GREENVILLE, N.C. SEATTLE Feb. 16, 2011 East Carolina University
The hypothesis was tested using state-of-the-art technologies including psycho-physiological, biochemical and psychological measurements, and found an average reduction in depression symptoms of 57% in the experimental ("video game") group. The study, the first such research ever to measure the efficacy of video games in reducing depression and anxiety, also found significant reduction in anxiety, as well as improvements in all aspects of mood, among study subjects who played the casual video games.
Russoniello said that the games had both short term (after 30 minutes of game play) and long term (after one month) effects when compared to the control group. "Equally important, the data supports the hypothesis that casual video games contain intrinsic qualities that, when played, provoke physiological and biochemical changes consistent with positive changes in mood and anxiety."
the United States
The video game group saw significant reductions in depression across the board, with all seven subjects previously classified as suffering from moderate to severe depression moving to the minor or minimal depression categories. At the same time, the number of subjects classified as having minor depression dropped from nine to four.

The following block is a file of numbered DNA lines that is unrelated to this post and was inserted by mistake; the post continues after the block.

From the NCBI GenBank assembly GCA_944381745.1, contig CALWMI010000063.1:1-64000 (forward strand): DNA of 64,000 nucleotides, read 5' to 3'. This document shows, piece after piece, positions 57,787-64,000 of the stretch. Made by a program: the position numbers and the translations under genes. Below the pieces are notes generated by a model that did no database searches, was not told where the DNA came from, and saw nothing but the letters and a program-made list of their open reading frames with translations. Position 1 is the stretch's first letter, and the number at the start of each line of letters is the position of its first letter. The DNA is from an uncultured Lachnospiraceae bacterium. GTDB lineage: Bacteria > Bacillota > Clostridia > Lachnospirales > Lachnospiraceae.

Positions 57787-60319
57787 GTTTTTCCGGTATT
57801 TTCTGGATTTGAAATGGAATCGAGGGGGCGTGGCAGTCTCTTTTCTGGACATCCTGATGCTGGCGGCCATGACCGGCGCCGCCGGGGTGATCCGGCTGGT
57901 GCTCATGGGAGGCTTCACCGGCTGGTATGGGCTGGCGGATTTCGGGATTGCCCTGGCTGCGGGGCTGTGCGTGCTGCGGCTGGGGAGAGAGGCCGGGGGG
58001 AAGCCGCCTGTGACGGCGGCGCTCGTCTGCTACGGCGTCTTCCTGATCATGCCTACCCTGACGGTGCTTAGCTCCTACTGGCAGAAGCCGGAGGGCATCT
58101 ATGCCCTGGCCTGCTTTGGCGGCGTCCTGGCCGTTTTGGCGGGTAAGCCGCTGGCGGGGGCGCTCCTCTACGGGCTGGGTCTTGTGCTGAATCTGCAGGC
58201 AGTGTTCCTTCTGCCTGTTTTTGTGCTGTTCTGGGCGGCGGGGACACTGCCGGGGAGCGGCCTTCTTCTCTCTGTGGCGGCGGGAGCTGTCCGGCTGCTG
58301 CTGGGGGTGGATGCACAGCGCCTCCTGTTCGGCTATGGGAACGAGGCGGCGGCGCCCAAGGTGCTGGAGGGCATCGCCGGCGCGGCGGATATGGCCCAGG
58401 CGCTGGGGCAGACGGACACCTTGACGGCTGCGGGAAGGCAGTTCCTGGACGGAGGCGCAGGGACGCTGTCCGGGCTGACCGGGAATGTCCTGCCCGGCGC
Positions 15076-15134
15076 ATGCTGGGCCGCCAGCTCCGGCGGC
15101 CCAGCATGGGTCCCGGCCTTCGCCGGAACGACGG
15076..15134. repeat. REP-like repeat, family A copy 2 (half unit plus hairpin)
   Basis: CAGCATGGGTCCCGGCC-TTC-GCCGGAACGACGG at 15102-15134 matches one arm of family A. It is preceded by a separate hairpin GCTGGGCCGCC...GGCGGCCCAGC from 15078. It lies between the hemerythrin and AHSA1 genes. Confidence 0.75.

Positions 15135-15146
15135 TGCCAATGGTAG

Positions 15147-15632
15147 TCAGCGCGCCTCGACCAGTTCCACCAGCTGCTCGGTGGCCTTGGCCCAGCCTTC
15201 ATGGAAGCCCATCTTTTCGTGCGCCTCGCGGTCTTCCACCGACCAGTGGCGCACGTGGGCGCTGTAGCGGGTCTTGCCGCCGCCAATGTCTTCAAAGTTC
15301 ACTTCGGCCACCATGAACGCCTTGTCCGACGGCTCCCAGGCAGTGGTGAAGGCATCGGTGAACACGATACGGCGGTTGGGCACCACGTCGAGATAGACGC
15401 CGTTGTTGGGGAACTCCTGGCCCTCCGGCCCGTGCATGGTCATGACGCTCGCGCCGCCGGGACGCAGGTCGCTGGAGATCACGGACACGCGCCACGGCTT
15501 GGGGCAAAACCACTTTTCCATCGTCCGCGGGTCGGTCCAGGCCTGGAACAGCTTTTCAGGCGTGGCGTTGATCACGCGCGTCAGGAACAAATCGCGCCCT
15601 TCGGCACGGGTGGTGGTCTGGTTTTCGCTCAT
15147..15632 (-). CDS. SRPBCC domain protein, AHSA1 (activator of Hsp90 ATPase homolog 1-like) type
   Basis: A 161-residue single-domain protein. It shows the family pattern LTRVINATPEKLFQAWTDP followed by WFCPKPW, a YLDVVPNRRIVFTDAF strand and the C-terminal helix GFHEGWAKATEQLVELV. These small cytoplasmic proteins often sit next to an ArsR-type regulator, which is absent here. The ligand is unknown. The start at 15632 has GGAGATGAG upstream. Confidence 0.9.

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"Compliance was not an issue in this study with all participants meeting minimum playing time requirements and there were no side effects reported in the month long study," Russoniello noted. "Given that only 25% of people who suffer from depression are receiving treatment, it seems prudent to make these low cost, readily accessible casual games video games available to those who need them. They should be made available at health clinics, community centers, online ‘medical sites’ and given out by therapists as a means of intervention."
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SOURCE PopCap Games